Thanks. And yes we are creating deficits. In my humble opinion, creating deficits to reduce taxes and hem in government spending is well worth it.

    • #14
    • December 6, 2017, at 7:13 AM PST
    • Like
  15. Valiuth Inactive
    ValiuthJoined in the first year of Ricochet Ricochet Charter Member

    Manny (View Comment):

    Valiuth (View Comment):

    Manny (View Comment):
    I used to listen to Larry’s show religiously. My schedule seems to have shifted now on Saturdays.

    How will we know? Economists will make it up. They will justify anything either in the positive direction or the negative, to support their positions. You can’t pull out the effects of one element in a complex ten trillion dollar economy and judge it. I don’t think it’s possible.

    But I’m with Larry. I think we’re looking at a close to 4% growth in the next couple of years, mostly from held back growth. But the Trump plan won’t hurt.

    You know you can listen to his show as a podcast at your leisure. That is how I listen to it. Larry’s podcast that is. Though James’ podcast is good too.

    Well so here is the catch, if we will get the +3% growth anyway aren’t we then just creating deficits by cutting the taxes now? Or at least diminishing our ability to pay them down? Growing the government debt will have consequences further down the line if not in the present.

    Thanks. And yes we are creating deficits. In my humble opinion, creating deficits to reduce taxes and hem in government spending is well worth it.

    Ya, if it hemmed anything in I might be more sanguine about it. But like a delinquent child with a credit card our government seems to never grasp the implication of the low minimum monthly payments. Government spending won’t be hemmed in.

    • #15
    • December 6, 2017, at 7:27 AM PST
    • 1 like
  16. Manny Member

    Valiuth (View Comment):

    Manny (View Comment):

    Valiuth (View Comment):

    Manny (View Comment):
    I used to listen to Larry’s show religiously. My schedule seems to have shifted now on Saturdays.

    How will we know? Economists will make it up. They will justify anything either in the positive direction or the negative, to support their positions. You can’t pull out the effects of one element in a complex ten trillion dollar economy and judge it. I don’t think it’s possible.

    But I’m with Larry. I think we’re looking at a close to 4% growth in the next couple of years, mostly from held back growth. But the Trump plan won’t hurt.

    You know you can listen to his show as a podcast at your leisure. That is how I listen to it. Larry’s podcast that is. Though James’ podcast is good too.

    Well so here is the catch, if we will get the +3% growth anyway aren’t we then just creating deficits by cutting the taxes now? Or at least diminishing our ability to pay them down? Growing the government debt will have consequences further down the line if not in the present.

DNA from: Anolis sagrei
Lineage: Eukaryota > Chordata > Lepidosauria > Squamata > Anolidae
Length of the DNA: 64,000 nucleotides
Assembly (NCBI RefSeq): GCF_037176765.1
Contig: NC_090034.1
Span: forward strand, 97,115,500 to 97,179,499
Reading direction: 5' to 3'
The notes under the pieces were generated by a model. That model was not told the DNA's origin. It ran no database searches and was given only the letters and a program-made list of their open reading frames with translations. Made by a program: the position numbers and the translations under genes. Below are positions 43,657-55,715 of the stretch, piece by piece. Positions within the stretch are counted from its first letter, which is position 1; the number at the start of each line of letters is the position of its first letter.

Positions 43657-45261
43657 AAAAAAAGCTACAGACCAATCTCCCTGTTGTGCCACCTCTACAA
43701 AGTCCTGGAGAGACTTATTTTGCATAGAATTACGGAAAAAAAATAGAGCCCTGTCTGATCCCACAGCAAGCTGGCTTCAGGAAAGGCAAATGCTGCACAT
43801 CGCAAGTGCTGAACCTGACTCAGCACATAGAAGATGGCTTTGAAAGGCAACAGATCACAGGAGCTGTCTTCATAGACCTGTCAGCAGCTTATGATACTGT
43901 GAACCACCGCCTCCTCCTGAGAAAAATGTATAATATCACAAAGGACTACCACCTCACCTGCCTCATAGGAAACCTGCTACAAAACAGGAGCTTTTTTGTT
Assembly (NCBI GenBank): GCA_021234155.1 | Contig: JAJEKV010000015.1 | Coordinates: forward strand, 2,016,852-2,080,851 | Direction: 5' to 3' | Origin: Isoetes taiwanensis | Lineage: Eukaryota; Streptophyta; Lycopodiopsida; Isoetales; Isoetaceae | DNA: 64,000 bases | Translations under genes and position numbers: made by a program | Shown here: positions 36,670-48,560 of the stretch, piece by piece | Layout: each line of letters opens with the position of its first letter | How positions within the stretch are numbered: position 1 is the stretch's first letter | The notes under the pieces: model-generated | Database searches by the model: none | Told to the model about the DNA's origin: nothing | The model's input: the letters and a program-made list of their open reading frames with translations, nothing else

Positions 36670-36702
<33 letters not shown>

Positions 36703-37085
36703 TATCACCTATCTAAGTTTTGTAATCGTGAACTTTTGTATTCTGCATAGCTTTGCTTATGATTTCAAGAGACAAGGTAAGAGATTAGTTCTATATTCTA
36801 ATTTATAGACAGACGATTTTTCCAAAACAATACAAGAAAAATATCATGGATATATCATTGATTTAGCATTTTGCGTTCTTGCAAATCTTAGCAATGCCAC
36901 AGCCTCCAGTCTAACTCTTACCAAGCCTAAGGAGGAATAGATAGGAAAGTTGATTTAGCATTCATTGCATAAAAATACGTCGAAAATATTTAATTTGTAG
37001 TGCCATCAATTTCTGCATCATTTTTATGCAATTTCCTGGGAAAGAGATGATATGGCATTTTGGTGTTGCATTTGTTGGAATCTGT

Thanks. And yes we are creating deficits. In my humble opinion, creating deficits to reduce taxes and hem in government spending is well worth it.

    Ya, if it hemmed anything in I might be more sanguine about it. But like a delinquent child with a credit card our government seems to never grasp the implication of the low minimum monthly payments. Government spending won’t be hemmed in.

    Not true. They go through cycles and there was a freeze on spending several times in my lifetime.

    • #16
    • December 6, 2017, at 12:57 PM PST
    • Like
  17. Mark Camp Member

    Ekosj (View Comment):
    What we have here is a failure of epistemology. How do we know? Since we can’t really do a controlled experiment in economics we won’t know if it worked. We can’t know because we’ll never know what would have happened otherwise. All we can do is do what seems logical and right –

    Science allows us to have some knowledge about the results of actions. Of “what would have happened otherwise”.

    For example, there is an assumption in physics that momentum must be conserved. Application of this law permits us to know that, if one attempts to create momentum by an action involving a series of collision between objects, one will fail. To say otherwise, one must either reject the assumption of the science, or show a logical error in the application.

    For another example, there is an assumption in economics that people act to satisfy their subjective preferences for scarce goods, which leads by pure logic to the law of supply and demand. Application of this law permits us to know that, if one attempts to improve the income of those who sell work by arranging for a minimum price for work, one will fail. To say otherwise, one must either reject the assumption of the science, or show a logical error in the application.

    • #17
    • December 7, 2017, at 4:19 PM PST
    • Like